This is a paper I wrote for a class on this novel. As John Dalberg-Acton, an English historian, politician, and writer, once said “Absolute power corrupts absolutely.” This theme is illustrated by the character of Hank Morgan in A Connecticut Yankee in King Arthur’s Court by Mark Twain. Hank believes that he is the saving grace for the people of Camelot using capitalism as his means to set them free. However, can someone force freedom and a new ideology onto people, and was Hank really just trying to better himself and enhance his power? Following the idea that absolute power corrupts absolutely, Twain shows through his satirical wit that a bloodless revolution is not possible through any change in ideology, especially when the change is to capitalism, which is seen as just another form of corruption and slavery. On his arrival to Camelot, Hank refers to the people as animals, such as calling them sheep or rabbits. “They were the quaintest and simplest and trustingest race; why, they were nothing but rabbits” (78). In this way he refers to them as weak minded, only capable of reproducing and becoming a bigger mass of uneducated people that, like sheep, need a leader. Hank is the leader he thinks they need. His ultimate goal is to lead the people in a bloodless revolution, which he intends to orchestrate through a capitalist society. After he gains the title of Sir Boss, his first official acts were starting a patent office and then factories. These factories included the Man factories, “a Factory where I’m going to turn groping and grubbing automata into men” (173)*. On the outside these could be seen as a form of people’s empowerment where Hank is educating the masses, turning them into men and leading them towards the light of the 19th century. However, the reality is just Hank showing off his power and knowledge, believing that he is much smarter than the people of Camelot and therefore can rule them easily. Even though Hank does have good intentions of leading the people through a revolution and educating them, it has always been said “absolute power corrupts absolutely.” What these factories are really achieving is giving Hank more power. The factories are used to create technology that only Hank knows how to use and what they are used for. Capitalizing on their superstitions, Hank uses these technologies to sway people to follow him. Using dynamite and fireworks, he undermines Merlin and gains power by proving, through the technology, that he is a greater magician. He also builds a gun and kills countless knights to further prove that he is stronger and more powerful.“When you are going to do a miracle for an ignorant race, you want to get in every detail that will count; you want to make all the properties impressive to the public eye; you want to make matters comfortable for your head guest; then you can turn yourself loose and play your effects for all they are worth. I know the value of these things, for I know human nature” (235).Hank can easily be seen at these moments as a con man bluffing and using his wits to make a profit and gain followers. He uses their weaknesses to give himself more strength. Even in the end of the novel, Hank writes a proclamation claiming that he and the people of Camelot are now a government of and for the people, but then signs it from The Boss. His signing it The Boss instead of The People shows that he still believes that he is above the people and that they need to be ruled. They may have a better form of government but they still need someone like Hank to make all the important decisions for them. Even though in Hank’s mind he now sees the people as men, in his actions he still sees them as sheep. Hank uses the concept of capitalism in Camelot as a way to better himself by tricking the people into thinking that he is helping them. When asked what capitalism is, people most likely answer that it is a free market involved in free trade outside of government regulations. Capitalism is in fact is a monopolized ownership of the means of production and is a system of wage labor. Capitalism is just a sweet illusion of freedom when in fact it is just a clever form of enslavement. Using capitalism Hank changes the structure of those in power. He takes the knights and turns them into walking billboards for things such as soap, which in a means degrades their power and just makes them a cog in the capitalist’s machine. “Brother! -- to dirt like this?” (295). History is cyclical in nature. There is always someone in power and always someone who is oppressed; it is just that the means of oppression get sneakier using hope and the potential for growth in power as their allies. First in history there was the king and his serfs, then the slave master and his slaves, and now we see the capitalist and his worker.“The most of King Arthur’s British nation were slaves, pure and simple, and bore that name… and the rest were slaves in fact, but without the name; they imagined themselves men and freemen, and called themselves so” (79).Hank sees all the people in Camelot as slaves even though they don’t realize it. Just his title, Hank is The Boss, shows that he controls the workers, what they make, what they are taught, and their profit. He holds all the power in this capitalist situation. Even though Hank feels like he is doing the people of Camelot a favor, he is just performing a more secretive form of slavery. He is ultimately trying to force this new ideology of capitalism upon the masses trying to convince them of his bloodless revolution and with his scenes and lies they follow him. Hank’s bloodless revolution is eventually found to be impossible, showing again how history is cyclical. No revolution is victorious without bloodshed. The violence of capitalism, such as getting hit over the head in the workplace, is what initially what brought Hank to Camelot and it is also what destroys Camelot. “I was turning on my light one-candle power at a time, and meant to continue to do so” (99). Hank, throughout all of his schemes, was planning to turn on the lights to people in Camelot, making them brighter and showing them the light which only technology of the 19th century can bring. But it turns out differently than what he planned, “So I touched a button and set fifty electric sums aflame on the top of the precipice… We were enclosed in tree walls of dead men” (460). Everything Hank has worked for all his factories and technology are in the end used as weapons of mass destruction killing hundreds of knights. Hank blows up all his factories and finally flicks on the switch, turning on the lights, and in that moment with the lights blazing, fries the enemy knights on the electric fence. As Hank looks around at his forces at the end of the battle, he sees only 54 of them left. Hank was unable to change many people’s ideologies through his schemes and technology and his idea of capitalism is a failure. In the end it is Merlin, the very person whose power Hank stole, who sends Hank back to his time. This represents that the original ideology of Camelot is what wins the revolution and is allowed to start over after the slate is wiped clean with the destruction of Camelot. Hank’s capitalist ideas and oppression by labor didn’t work and maybe, ultimately, it can’t work. Hank tried to change the ideology of the nation of Camelot into one similar to where he came from; he used the idea of capitalism. His plan was to use these ideas to create a brighter society turning them from sheep to men and leading them in a bloodless revolution. What Hank seemed to forget was the fact that he was actually just leading the people into a more subtle form of slavery and one that is more corrupt and violent than what they had before. In the end it is found that a bloodless revolution through a change in ideology is not altogether possible, especially when the leader of the revolution wants more power than what is already given to him. With capitalism already considered a corrupt ideology and the idea that absolute power corrupts absolutely, it is easy to see why Hank’s plans don’t pan out in the end. People cannot be forced into changing what they believe no matter how enslaved they are seen from people on the outside. Update: received a 3.9 on this paper :)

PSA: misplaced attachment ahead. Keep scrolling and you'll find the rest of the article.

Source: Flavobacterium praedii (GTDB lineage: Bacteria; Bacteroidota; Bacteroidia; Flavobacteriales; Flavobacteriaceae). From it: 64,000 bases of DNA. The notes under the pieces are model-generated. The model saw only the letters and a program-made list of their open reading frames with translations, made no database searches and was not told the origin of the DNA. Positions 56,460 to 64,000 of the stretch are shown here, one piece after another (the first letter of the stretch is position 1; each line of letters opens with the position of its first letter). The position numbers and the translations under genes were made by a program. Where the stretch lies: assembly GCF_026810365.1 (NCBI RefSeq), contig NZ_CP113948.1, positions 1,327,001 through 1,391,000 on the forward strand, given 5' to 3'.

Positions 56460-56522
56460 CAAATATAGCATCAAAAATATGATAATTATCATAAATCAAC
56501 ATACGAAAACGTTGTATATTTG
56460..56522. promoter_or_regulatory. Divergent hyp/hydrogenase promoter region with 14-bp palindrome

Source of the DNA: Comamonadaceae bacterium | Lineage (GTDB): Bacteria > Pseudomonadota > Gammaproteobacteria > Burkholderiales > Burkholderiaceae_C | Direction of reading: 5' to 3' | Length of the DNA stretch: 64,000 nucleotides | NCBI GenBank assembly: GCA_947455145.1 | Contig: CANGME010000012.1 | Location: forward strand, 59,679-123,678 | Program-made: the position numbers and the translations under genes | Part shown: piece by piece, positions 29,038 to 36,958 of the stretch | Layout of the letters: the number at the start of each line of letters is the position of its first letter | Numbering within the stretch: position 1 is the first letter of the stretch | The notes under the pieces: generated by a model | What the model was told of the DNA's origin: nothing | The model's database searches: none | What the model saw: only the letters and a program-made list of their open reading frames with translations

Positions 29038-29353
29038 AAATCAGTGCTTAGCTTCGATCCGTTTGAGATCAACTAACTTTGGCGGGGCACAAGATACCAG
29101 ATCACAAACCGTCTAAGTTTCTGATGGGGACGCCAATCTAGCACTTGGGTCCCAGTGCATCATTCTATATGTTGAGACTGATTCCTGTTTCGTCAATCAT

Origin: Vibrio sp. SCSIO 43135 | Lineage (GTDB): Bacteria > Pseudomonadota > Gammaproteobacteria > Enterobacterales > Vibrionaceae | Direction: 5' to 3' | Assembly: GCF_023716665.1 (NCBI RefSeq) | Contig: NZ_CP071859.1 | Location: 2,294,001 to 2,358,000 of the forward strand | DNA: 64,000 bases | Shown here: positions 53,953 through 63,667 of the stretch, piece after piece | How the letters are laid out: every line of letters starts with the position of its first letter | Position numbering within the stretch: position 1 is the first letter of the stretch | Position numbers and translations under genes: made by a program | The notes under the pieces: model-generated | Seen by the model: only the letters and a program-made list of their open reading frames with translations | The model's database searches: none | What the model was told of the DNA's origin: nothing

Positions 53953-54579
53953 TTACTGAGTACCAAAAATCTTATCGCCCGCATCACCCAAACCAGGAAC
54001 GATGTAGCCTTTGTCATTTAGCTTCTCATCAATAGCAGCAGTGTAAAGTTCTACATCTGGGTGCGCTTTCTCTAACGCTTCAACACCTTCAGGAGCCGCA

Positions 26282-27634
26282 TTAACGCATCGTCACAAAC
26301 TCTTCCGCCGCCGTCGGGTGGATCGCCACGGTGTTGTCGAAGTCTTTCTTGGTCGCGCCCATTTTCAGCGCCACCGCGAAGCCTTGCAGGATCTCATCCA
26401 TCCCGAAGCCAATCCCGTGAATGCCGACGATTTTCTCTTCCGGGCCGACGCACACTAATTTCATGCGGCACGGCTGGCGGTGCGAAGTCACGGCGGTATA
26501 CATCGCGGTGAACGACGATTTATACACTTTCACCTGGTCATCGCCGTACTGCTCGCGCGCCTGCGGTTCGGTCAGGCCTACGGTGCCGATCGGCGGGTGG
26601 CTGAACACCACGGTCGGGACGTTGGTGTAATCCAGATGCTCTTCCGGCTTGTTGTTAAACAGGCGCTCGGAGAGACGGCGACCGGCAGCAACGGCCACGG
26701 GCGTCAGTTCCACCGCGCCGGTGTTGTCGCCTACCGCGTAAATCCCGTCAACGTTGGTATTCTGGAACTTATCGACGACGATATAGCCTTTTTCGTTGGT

Ken Elser